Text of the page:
So what is the fascination with life drawing? Is it some sort of perversion? How does it benefit anyone? Drawing a live model is a time-honoured exercise among artists. If one wishes to move up a notch in skill and expertise it is the best action one can undertake. Why? Drawing from life is the most challenging program around. There is only one way to get better at it: practice. While still a teenager I attended an atelier type school which insisted on drawing first, painting black and white before colour and when one knew enough about anatomy, life drawing. A knowledge of anatomy certainly helps. Beginning with the bones, then adding each layer of muscle with the tendons and where they are attached, helps the observer understand why there is a bulge there and a cavity here. Careful observation is also useful as one gets to know how each mass interacts with another and can thereby be expressed with one simple line. Simple, not easy. What makes this most challenging is the human body is very familiar to everyone. We recognize instantly if the anatomy is misplaced even if we have no expertise. We all know the proportions, the placement, the movement. So when a drawing succeeds the effort is very satisfying. With “Fast and Furious” I had the added challenge of wasting half the time I had in frustrated intensity. Turning the page over I threw caution to the wind and ink at the page. So fun. Life is so good.
All creative spaces must be flexible. In any given moment things change dramatically. I received a few emails from the Federation of Canadian Artists stating I had successfully applied to three of their upcoming shows. One of them was easy: I had nothing left to do. The three submissions are going into an online exhibition entitled “Limitless” from June 1st to August 31st at the Federation. The other two are more complicated. One requires glass. In order to facilitate the flexible part of what I do I keep an old blanket with some heavy brown paper in one of the cupboards where the tools for framing reside. Throwing it on a table I grabbed what I thought would be a good selection for one of my drawings only to find the table was too narrow to accommodate the frame. Moving my canvases around (not sure when I will get back to them!) I cleared a wider space and tossed the blanket there. The paper is to protect the work from blanket fibers. There is nothing more frustrating than to discover some lovely red hairs in with the nice white mat. After cleaning the glass and reassembling the pieces I placed the matted drawing into the frame. Well now. It appears the frame is too large for the mat. Re-measuring every bit I decided to store this one and go with a different size. Using the gallery floor as my cutting space I sized some foam core. Flexible again! So where am I at? I will be visiting the local art supply store for some new mat and then they will be delivered to my favorite mat cutter for the beveled border. The next thing will be to choose a method of shipment. “From Life” opens May 24th to June 5th. The 2016 Annual International Mail-In Exhibition will be coming up shortly too. Life is delightfully good.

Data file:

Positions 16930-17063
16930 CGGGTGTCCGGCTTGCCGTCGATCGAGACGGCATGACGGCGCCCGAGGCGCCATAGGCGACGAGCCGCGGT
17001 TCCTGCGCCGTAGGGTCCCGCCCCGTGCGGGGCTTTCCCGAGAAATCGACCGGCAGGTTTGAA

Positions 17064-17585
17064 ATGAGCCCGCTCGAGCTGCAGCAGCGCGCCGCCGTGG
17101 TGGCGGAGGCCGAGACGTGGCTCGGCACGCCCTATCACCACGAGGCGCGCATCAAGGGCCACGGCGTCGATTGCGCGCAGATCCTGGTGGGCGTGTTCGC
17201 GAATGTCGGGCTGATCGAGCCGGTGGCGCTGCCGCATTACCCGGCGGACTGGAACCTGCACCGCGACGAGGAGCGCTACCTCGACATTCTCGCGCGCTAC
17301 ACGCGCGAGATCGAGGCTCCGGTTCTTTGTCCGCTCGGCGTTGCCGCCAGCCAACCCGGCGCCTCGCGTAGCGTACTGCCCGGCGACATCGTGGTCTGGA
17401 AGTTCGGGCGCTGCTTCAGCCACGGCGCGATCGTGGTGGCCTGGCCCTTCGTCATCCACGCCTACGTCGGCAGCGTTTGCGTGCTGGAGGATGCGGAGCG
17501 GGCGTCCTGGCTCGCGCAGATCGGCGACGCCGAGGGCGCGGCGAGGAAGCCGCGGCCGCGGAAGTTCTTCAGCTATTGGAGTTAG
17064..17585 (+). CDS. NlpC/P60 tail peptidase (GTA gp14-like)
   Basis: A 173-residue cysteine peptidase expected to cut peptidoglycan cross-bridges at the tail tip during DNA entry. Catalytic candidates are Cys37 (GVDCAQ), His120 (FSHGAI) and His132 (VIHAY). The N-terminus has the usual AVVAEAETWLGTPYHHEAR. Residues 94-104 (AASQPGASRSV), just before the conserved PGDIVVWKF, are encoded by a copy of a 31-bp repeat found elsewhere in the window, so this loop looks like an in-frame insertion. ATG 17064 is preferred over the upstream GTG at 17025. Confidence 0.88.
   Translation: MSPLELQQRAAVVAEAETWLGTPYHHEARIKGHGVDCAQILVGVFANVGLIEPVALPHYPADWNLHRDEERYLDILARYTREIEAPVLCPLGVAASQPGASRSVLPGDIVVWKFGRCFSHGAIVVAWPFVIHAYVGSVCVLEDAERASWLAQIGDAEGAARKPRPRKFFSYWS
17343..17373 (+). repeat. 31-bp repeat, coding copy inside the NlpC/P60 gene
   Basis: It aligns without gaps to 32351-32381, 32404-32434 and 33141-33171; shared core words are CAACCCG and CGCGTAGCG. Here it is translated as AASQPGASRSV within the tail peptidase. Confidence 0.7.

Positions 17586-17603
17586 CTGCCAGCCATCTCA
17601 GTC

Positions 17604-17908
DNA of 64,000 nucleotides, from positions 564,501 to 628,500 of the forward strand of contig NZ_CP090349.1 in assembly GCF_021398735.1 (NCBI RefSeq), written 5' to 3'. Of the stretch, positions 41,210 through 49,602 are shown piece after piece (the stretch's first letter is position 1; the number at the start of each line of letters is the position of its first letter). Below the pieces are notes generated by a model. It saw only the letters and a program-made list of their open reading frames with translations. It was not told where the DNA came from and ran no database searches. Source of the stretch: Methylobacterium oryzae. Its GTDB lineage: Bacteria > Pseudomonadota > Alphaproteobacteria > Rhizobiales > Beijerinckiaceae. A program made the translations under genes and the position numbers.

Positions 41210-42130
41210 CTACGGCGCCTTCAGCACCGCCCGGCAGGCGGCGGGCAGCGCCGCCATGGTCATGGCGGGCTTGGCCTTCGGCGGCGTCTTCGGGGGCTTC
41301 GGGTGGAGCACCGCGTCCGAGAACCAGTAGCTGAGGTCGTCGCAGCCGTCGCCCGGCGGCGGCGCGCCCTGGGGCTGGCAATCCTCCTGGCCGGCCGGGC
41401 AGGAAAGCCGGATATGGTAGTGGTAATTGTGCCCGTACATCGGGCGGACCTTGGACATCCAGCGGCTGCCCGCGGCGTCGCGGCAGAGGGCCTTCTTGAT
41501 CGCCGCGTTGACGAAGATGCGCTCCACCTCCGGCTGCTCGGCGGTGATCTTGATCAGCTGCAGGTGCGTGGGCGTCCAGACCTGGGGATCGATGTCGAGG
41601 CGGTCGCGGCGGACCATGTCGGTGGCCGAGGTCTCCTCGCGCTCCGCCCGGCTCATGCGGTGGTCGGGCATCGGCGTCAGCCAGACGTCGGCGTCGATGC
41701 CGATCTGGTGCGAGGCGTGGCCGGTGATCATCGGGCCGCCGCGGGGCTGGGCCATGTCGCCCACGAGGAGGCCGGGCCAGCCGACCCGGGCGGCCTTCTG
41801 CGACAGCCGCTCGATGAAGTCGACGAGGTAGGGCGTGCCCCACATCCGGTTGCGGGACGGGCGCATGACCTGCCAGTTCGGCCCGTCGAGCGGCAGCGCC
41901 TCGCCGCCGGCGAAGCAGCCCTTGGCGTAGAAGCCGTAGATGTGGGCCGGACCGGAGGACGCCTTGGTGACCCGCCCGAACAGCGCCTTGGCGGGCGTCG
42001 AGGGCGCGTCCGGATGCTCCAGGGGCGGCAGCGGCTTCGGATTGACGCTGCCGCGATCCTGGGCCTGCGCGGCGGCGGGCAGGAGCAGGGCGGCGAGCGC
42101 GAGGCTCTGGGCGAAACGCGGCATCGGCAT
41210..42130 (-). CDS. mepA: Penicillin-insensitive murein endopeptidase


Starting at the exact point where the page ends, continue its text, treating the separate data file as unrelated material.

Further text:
Stepping back from my work as I am in the process of painting is a crucial practice that has become automatic. Most of the time my new panels are flat on the table top as the puddles of paint are not dry enough to erect to a vertical position. This causes a problem because the perspective is distorted with the distance. I mentioned in another post the wires have been installed on the canvases so they can be placed on the easel. This works well when the paintings are dry. I prefer to step back as I am working because it gives me the global image more clearly and I pick up on common mistakes which I am always making: same size strokes the same distance apart, same shapes and same colour and same….. Not sure why I do this. I think it is a human trait betraying my need for order. To solve the problem I invited my daughter and her husband over to help me install a large mirror on the ceiling. (I knew it would come in handy one day!) Craning my neck proved awkward and impractical. So I took out another mirror. Now I have my distance and I do not even need to step back! Life is good.